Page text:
Looking At a Killer’s Deathbed Repentance

Will God allow you to live a free and immoral life right until the last minute? A couple of critics have conjured up a rather fishy scenario, but can it really happen?

A couple of days ago a fellow believer was handed an argument by way of example from an atheist critic. The argument, unsurprisingly, attempted to support the notion that religion, Christianity in particular, was evil. I’ve seen quite a few critics map out a scenario like the following so at the risk of creating a strawman (I must note that this is only what I’ve seen being argued and I recognize that another critic may paint it differently) here is a summary of the scenario.

“Imagine, if you will, that some killer was going to come around and violently kill all your family, friends, pets etc. Every single thing that you cherished. He also steals all your possessions and lives a life of luxury right up to the end. However, right at the last moment, this guy repents on his deathbed, right at the last minute, and God decides to let him into heaven. Isn’t this completely immoral and unfair?”

The scenario attempts to show that if a killer such as the one described above, repents of his sins at the very last minute, God will forgive him and welcome him into Heaven with all the rewards believers expect. But can this scenario really happen? There are good reasons to believe it cannot. I will present three.

Firstly, even if this scenario were possible, it is incredibly unlikely that this person would be sincere in his repentance. Notice that the scenario paints him as a person living a life of luxury from the possessions and work of someone else. The critic (in this instance) has given us no reason at all to believe this man would be sincere. What’s interesting is that I’ve seen many critics themselves accuse believers of using religion as a means to gain comfort and security. They accuse believers of being insincere because they pursue religion for eternal rewards, only performing good deeds because they want something out of it. As one critic asked,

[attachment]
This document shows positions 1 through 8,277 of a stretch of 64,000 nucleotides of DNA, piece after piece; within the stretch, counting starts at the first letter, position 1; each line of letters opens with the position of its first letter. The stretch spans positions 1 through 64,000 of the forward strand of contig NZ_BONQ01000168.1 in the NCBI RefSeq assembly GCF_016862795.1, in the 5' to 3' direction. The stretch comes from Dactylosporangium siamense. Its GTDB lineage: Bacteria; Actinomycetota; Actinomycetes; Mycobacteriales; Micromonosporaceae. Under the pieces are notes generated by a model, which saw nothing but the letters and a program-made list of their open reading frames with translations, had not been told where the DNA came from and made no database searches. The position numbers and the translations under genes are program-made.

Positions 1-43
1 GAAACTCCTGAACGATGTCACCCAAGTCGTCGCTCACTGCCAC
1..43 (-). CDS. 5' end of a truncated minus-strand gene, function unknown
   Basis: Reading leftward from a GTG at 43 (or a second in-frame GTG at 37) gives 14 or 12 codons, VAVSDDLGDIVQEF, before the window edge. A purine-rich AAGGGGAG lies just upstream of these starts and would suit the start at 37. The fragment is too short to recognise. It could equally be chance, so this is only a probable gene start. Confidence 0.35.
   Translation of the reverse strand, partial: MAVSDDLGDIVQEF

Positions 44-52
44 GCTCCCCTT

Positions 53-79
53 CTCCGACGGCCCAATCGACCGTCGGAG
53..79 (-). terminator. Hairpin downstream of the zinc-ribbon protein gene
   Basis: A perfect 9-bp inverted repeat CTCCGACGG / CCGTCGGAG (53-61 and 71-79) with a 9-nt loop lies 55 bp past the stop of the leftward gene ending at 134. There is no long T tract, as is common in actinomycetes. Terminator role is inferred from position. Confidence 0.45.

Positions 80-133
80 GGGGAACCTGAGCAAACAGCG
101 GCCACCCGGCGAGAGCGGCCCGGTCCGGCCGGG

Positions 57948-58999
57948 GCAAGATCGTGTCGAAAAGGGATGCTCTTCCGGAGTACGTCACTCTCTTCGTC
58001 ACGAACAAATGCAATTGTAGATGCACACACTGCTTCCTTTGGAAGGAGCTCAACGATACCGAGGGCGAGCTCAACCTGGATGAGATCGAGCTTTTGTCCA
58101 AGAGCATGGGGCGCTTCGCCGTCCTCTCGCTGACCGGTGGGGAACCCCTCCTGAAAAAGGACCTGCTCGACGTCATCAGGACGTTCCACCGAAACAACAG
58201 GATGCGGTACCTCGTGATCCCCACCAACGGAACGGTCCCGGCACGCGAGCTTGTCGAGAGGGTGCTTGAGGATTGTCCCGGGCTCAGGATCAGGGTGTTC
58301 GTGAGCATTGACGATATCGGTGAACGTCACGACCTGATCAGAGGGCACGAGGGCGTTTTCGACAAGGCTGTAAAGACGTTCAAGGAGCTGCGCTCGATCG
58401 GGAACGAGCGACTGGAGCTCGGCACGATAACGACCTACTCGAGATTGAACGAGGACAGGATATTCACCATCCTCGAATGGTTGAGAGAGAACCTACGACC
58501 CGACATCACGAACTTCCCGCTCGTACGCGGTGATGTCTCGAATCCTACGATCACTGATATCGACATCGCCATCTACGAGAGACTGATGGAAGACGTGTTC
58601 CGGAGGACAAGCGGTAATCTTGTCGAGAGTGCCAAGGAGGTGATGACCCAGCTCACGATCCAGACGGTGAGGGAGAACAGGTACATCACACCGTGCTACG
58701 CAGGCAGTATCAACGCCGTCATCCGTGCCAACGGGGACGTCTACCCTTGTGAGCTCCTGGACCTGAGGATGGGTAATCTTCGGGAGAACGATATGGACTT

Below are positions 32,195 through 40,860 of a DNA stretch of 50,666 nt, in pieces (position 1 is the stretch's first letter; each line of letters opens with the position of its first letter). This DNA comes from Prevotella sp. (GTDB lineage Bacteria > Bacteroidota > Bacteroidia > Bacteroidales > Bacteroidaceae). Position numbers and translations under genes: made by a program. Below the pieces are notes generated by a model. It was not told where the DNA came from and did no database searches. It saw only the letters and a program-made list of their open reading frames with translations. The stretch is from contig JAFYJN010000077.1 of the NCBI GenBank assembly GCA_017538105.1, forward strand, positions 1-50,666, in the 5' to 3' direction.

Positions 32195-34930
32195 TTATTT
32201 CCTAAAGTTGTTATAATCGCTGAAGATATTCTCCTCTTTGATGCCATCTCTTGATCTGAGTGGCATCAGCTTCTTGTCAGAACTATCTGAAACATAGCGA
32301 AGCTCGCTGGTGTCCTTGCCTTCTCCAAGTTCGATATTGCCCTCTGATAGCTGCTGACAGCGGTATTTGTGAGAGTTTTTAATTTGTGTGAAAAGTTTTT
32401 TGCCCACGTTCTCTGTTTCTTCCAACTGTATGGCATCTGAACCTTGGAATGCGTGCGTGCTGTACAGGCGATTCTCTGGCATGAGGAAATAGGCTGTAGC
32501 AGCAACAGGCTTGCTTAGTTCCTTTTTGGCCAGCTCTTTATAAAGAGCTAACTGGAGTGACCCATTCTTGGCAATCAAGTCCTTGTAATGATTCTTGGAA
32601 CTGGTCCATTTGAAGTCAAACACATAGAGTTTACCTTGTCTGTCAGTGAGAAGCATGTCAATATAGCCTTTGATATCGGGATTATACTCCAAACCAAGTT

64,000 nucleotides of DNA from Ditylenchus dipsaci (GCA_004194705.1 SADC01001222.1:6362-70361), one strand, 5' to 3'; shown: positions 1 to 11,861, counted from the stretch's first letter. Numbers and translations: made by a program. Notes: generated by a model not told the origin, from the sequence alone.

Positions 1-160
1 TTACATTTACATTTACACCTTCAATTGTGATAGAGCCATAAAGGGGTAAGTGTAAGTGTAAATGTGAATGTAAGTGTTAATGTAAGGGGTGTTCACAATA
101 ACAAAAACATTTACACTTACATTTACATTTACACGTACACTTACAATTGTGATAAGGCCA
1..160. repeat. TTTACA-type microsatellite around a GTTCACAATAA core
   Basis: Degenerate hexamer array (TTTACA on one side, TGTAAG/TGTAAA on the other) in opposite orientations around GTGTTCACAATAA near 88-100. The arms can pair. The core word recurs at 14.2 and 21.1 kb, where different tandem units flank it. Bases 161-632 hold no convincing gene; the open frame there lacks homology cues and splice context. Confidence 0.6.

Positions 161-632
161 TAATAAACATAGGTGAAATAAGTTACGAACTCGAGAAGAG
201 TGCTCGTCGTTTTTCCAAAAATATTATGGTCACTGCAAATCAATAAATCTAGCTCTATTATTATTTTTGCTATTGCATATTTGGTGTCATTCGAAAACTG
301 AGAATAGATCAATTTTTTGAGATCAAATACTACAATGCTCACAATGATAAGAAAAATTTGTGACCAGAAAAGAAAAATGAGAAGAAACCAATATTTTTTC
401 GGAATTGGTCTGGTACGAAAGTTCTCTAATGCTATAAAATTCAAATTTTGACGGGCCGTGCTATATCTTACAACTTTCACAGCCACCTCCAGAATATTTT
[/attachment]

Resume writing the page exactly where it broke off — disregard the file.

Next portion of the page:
“Just for a moment, assume there was no heaven or hell, would you have any time for Jesus?”

If the killer above were honest he’d probably say no. Wouldn’t this make sense in the scenario above? A more likely reason for his repentance is that he fears the unknown and decides to repent just to be sure he doesn’t go to Hell. If even the critic sees that as insincere why would God see it differently? In addition, if the killer did decide to confess out of fear for his own life, what makes him signal out Christianity? Why leave Islam or any other religion out? Shouldn’t he pray to each one just to be sure? The last minute of existence doesn’t leave a lot of time to examine the Resurrection of Jesus Christ.